South Boundary (164)

4.71 out of 5
View Topo Map


elevation (ft)

avg time
Trail Description
About this trail
This trail is considered by many to be the premier cross-country ride in New Mexico, and for good reason, it offers 22 miles of sweet downhill singletrack cruising thru deep and dark evergreen forest, aspen glades, meadows; providing great views and some technical challenges at the end to give you a dose of adrenaline to finish the ride. It doesnít get much better than this.

First off, unless you are riding with someone that knows the current route, I strongly advise that you go to a Taos bike shop (there are lots) and get a current map of the trail. The 1996 Trails Illustrated map is missing a lot of detail and does not show the current route, so donít waste your money.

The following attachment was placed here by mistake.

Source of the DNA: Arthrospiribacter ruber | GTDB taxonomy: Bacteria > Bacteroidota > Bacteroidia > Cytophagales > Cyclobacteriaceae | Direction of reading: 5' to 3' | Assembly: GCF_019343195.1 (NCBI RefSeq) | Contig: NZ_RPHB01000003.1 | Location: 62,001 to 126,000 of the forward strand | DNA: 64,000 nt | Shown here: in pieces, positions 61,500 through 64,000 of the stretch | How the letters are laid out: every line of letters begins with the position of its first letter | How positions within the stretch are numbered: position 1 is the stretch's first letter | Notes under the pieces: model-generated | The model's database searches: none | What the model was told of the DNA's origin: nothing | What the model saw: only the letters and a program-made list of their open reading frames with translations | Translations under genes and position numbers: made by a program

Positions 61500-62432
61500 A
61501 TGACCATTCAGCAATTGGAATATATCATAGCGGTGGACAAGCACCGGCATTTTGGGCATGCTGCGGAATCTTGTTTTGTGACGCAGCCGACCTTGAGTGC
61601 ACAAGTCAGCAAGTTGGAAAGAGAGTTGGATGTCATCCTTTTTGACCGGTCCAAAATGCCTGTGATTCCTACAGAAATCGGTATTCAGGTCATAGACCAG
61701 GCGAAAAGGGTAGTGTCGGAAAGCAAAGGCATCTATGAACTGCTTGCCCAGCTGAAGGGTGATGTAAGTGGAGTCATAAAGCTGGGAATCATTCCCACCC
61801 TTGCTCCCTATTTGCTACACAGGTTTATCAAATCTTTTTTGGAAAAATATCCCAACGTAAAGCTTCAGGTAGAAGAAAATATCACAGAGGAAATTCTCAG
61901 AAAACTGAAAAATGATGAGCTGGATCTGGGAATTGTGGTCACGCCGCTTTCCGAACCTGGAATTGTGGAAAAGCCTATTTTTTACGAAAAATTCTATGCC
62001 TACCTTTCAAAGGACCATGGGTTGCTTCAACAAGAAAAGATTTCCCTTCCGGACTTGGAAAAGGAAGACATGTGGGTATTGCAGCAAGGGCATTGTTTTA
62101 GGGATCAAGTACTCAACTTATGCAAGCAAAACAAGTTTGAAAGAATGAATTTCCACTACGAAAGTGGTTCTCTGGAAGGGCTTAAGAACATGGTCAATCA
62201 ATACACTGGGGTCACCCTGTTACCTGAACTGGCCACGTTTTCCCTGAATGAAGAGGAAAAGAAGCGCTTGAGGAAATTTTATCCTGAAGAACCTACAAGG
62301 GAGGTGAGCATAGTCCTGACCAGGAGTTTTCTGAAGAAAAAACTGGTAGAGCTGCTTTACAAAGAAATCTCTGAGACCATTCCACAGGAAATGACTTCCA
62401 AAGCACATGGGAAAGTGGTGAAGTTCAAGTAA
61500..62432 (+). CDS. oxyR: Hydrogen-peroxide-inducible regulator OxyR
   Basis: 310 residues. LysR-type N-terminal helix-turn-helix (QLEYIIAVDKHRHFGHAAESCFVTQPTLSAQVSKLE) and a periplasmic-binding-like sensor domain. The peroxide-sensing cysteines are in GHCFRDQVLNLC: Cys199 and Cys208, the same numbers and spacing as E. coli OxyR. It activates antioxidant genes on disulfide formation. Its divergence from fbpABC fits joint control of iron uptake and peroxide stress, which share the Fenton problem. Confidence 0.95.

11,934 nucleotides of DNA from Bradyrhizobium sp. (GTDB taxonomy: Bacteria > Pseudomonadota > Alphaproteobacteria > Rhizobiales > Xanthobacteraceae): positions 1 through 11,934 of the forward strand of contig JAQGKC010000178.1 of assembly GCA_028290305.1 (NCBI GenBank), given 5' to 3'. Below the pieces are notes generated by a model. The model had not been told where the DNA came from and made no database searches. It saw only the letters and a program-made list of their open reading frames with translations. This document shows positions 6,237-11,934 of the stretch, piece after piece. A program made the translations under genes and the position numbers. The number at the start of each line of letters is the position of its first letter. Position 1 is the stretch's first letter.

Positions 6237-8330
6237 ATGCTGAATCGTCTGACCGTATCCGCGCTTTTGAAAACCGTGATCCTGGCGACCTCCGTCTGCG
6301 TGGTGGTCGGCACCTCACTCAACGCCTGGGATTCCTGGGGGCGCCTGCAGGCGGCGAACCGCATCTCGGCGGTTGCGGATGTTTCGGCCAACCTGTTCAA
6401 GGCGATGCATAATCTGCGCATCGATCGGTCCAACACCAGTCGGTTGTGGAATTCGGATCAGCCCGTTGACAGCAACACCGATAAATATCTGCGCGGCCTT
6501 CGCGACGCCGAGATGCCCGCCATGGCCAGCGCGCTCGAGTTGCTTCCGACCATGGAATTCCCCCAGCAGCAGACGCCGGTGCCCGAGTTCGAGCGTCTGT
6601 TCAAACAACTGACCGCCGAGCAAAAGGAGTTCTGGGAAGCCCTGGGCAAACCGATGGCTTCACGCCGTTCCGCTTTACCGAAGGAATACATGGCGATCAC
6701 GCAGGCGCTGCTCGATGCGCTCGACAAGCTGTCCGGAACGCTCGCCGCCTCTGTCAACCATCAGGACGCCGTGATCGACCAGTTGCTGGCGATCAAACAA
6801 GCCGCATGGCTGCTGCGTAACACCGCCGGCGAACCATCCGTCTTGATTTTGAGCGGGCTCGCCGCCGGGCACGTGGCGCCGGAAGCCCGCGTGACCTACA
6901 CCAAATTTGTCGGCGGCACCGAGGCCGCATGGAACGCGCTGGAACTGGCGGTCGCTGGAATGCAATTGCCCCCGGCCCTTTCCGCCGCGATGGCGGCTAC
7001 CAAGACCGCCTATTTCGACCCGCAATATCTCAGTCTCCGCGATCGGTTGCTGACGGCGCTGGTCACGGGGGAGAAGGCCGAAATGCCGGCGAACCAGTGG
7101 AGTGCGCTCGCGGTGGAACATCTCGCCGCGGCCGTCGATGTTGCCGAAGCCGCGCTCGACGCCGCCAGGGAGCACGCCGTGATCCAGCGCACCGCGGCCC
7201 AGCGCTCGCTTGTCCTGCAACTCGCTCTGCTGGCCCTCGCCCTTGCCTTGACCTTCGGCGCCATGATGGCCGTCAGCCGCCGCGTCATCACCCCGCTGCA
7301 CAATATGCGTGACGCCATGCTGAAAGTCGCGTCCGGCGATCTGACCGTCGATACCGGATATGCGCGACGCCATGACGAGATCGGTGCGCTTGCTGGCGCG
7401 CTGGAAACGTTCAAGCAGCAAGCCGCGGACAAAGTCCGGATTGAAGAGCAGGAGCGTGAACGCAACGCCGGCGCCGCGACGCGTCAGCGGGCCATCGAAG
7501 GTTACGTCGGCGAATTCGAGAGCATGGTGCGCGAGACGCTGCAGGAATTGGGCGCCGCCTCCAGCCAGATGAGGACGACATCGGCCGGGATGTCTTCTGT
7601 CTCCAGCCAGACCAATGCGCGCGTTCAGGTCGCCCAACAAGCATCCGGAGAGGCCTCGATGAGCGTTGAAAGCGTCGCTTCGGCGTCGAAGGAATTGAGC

You start the ride at the trailhead on the east side of Osha Mountain, near Angel Fire, at about 9,900 feet. From there it is about a mile and a half of sometimes rocky uphill grind till you crest out at 10,770 feet. The trail then goes downhill on an open, rocky road ride for about the first mile, and then you enter the real singletrack. Enjoy the sweet, winding, singletrack thru the forest, past Quintana Pass, where you will pick up doubletrack and continue till you get to Garcia Park (Forest Road 437). At this point things get tricky for a couple reasons: 1) you have a lot of intersections over a few miles to contend with till you get back on true singletrack, and 2) the trail has been rerouted so the directions you may get from friends or outdated trail maps/guides will conflict with the current route. Compound that with the funny-boys who think it is great sport to steal or destroy trail signs and you have the potential for a lot of wandering. Most of the trail is well marked, but donít count on it. IMPORTANT: When you get to 437 the old directions said to go right till you crossed a cattle guard; that is no more, YOU NEED TO GO LEFT, downhill to the south, and continue on the road for about a quarter mile where you should see a trail perpendicular to the road on the right, heading west across the meadow and into the trees. From there the route is too complicated to try to explain. Hopefully you will find the ì164î that someone has managed to carve or mark into signs, trees, etc., that guide you thru this section of the trail; look for green treated poles, too. You will be riding doubletrack sections, singletrack sections, bits of road, etc., till finally you get to the cutoff for Don Fernando; at that point you are back onto singletrack for the remainder of the trail and the route finding is relatively easy and low-risk. You then have many more miles of cruising thru the forest to the final downhill section. The last few miles present some technical challenges, like steep sections, which are sometimes rutted and/or covered with loose rock, or some interesting rock obstacles. Blast on thru if you have the skills, or get off and walk if you donít want to take the risk. In any case, if you are worn down when you get here it would be wise to take a break so that you are alert and ready to respond to the challenges ñ you donít want to end a great day with a serious injury.